Wednesday, November 17, 2010
Posted by Jordasch at 1:00 PM
Anyone who's listened to me complain for long enough can tell you I hate mashups. You hear a brilliant fusion of the street poetry of Shawn Carter and the ephemeral orchestration of the Verve, and I hear a way for suburban white kids to ignore all that boring rapping until the chorus they all know kicks in. Being a suburban white kid, I can of course sympathize, and much of my disdain arises from good ol' self-hatred.
Still, I see the mash-up as a supposedly clever melding of two genres that usually misses the appeal of both. Hip-hop is about rhythm and flow, its beats serving to complement, not overshadow, the talents of its lyricists. But slather a thick layer of guitar rock on top, and you end up diminishing the pleasures of the rock and rap bits. The rock instrumentation, without the variety of the sung verses, ends up sounding repetitive; and the raps, robbed of their original context, lose much of their percussive urgency.
It is, then, with much trepidation that I approach the evaluation of a Girl Talk record. Greg Gillis is so gifted, his combinations so frequently inspired that it's hard to not forget about your anti-mash-up prejudices and just dance yrself clean. But I must do my sacred duty, and critique. After all, it's what I'm not paid for.
So does Girl Talk's latest, released out of the wild blue yonder on Monday (and for free, no less), rise above the mashed-up gunk? Short answer: no. Long answer: no, but you'd have to be that critic from Ratatouille (before he ate the ratatouille) to hate Girl Talk's All Day.
Girl Talk is the stage name of Pittsburgh-by-way-of-Cleveland DJ Greg Gillis, who started the project while at Case Western Reserve for biomedical engineering. And if Gillis was half as good at his major as he is at playing songs over other songs, he could have a future in, you know, biomedically engineering stuff (I don't do science).
I don't mean to sound snarky; Gillis really is preternaturally talented at finding new habitats for sounds. Most mash-ups work only superficially, succeeding more from a novelty standpoint than anything else. Take the torrent of mashed-up versions of Jay-Z's The Black Album that followed in the wake of The Grey Album: The Double Black Album (with Metallica), The Black and Blue Album (with Weezer), The Slack Album (yes, with Pavement). All were good for little more than freaking out unsuspecting guests at a house party. The original (well, the original remix album), though, was nothing short of masterful. On Grey, DJ Danger Mouse brought out the old Jig rhythm latent in the Beatles' White Album. It's not an unqualified success (chopping "Julia" into skittering Oriental trip-hop for "Dirt on Your Shoulder" was a terrible idea), but it certainly rose above the level of kitsch. All Day is definitely more Grey than Slack.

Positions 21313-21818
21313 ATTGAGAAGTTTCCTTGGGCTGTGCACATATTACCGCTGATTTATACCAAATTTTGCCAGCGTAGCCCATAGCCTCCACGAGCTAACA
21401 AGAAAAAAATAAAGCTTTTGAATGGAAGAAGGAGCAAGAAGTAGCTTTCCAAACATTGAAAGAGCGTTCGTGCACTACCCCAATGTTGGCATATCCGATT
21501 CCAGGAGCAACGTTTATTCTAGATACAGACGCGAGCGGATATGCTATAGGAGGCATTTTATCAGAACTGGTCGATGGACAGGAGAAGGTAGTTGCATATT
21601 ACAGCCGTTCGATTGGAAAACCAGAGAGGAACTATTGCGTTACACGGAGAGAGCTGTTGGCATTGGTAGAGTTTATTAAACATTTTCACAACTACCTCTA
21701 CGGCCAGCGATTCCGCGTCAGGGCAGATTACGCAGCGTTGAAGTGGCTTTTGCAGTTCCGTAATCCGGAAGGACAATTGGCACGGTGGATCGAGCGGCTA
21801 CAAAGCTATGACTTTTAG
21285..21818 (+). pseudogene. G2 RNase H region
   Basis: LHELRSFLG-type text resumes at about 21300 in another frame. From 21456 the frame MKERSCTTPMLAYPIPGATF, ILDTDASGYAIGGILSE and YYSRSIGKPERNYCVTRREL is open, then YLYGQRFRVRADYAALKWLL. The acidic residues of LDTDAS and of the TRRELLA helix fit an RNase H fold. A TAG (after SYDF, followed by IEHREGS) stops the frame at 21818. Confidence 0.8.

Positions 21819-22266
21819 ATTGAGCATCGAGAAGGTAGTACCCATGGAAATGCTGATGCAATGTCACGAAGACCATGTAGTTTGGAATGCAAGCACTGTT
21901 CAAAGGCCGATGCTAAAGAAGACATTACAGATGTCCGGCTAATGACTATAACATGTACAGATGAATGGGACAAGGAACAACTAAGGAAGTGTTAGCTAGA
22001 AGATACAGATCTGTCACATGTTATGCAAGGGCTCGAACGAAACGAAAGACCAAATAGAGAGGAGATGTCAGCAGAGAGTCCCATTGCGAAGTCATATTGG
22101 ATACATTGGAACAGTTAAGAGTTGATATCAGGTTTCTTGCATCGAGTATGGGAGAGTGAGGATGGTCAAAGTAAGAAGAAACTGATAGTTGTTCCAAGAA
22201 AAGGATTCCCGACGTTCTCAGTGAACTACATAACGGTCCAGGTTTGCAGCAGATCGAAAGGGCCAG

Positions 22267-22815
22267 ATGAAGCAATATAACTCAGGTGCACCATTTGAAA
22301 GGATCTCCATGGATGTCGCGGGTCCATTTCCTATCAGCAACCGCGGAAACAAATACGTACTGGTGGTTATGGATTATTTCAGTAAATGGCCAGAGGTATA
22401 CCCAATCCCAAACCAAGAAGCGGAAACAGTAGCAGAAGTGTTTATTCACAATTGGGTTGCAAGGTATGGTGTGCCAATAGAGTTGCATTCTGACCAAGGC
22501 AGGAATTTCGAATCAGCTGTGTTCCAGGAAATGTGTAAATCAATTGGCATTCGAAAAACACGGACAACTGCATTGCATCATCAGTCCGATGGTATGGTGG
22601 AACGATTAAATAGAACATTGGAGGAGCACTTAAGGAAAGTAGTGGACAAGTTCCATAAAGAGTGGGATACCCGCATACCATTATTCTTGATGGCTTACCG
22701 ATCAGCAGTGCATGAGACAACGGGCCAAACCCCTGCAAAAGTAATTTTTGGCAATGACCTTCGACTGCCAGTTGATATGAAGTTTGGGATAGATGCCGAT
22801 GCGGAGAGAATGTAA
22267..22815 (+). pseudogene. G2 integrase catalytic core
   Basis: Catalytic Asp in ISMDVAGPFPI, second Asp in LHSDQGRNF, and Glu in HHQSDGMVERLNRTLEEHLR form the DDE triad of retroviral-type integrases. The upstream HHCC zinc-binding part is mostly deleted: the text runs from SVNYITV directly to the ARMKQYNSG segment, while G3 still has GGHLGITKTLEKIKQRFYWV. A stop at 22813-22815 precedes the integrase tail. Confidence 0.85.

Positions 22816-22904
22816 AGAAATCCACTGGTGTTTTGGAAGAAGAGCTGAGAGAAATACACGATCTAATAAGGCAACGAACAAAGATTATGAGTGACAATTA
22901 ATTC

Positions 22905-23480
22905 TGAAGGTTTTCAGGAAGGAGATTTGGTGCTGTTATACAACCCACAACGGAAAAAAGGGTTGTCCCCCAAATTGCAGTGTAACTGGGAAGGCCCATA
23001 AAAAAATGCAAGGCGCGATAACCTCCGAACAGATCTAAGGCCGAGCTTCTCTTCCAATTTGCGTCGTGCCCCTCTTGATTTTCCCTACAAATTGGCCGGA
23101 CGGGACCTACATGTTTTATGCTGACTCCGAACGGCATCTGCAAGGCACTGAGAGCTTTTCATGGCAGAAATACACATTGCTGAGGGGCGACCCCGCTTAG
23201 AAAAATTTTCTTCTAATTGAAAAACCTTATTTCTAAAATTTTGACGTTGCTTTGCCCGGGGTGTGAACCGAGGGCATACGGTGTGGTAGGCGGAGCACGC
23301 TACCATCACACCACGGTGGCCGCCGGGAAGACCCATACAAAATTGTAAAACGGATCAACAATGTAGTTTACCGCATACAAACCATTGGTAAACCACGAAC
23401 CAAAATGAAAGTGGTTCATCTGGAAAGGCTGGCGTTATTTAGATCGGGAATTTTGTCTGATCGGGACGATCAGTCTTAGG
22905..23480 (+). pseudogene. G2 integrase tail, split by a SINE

Gillis, though seemingly an aficionado of just about every genre of popular music, primarily traffics in classic rock samples, tweaked and drum-augmented so they're safe for modern rhymes. And sure, it's a blast to play spot-the-sample with a Girl Talk record ("Is that The Toadies?!"), but Gillis seems more concerned with groove than indulging listeners in a musical version of Where's Waldo?. Anybody can slap the "Get Low" on top of Simon & Garfunkel; Girl Talk is one of the few who can turn "Cecilia" into a genuine banger.
This isn't an unheard-of phenomenon. Underground DJs have been making mixes for generations, blending tracks seamlessly into one another to create the ultimate dance mix. But there are a few things that set Gillis apart from the pack.
First, the sheer volume of samples he employs is impressive on its own. Blending two songs is fairly simple, especially if they've got similar beats. But combining three, four, five, maybe even six samples at once requires substantially more skill. Not since the heyday of the Dust Brothers have so many samples worked in such perfect harmony. That these are often from wildly disparate genres (and feature similarly divergent rhythms and time signatures) makes Gills' feats of sound all the more astounding. All Day is a step forward for Girl Talk, though, for its restraint more than anything else. Instead of oscillating wildly between samples like a Ritalin-addicted DJ Shadow, Gillis sticks with beats, sometimes fading them into the background for more than a minute before cranking them up to ride into the next "song."
Second, Girl Talk is more like a conventional artist than just about any other DJ, the aforementioned Shadow and his family of turntablists notwithstanding. A quick Google search will tell you that there are literally hundreds of databases dedicated to the sharing of unauthorized DJ mixes. But Greg Gillis is an artist, signed to a label, who releases his albums on Amazon and eMusic. He's trying to be taken just as artists who wouldn't touch samples with a ten-foot MPC. And he's succeeding.
And lastly, Girl Talk's just better at it. He picks better samples, better raps, and creates more impressive, more expansive works (All Day is over 70 minutes long) than anybody out there today. He doesn't manage to overcome the fundamentally uncomfortable combination of rap and rock all the time, and his choice of vocal samples (he favors Cali Swag District and Soulja Boy over, say, Clipse) leaves something to be desired. But I'm just nitpicking. Anybody who can make Bun B sound like he was meant to spit over "Imagine" deserves his status as the king of the mash-up.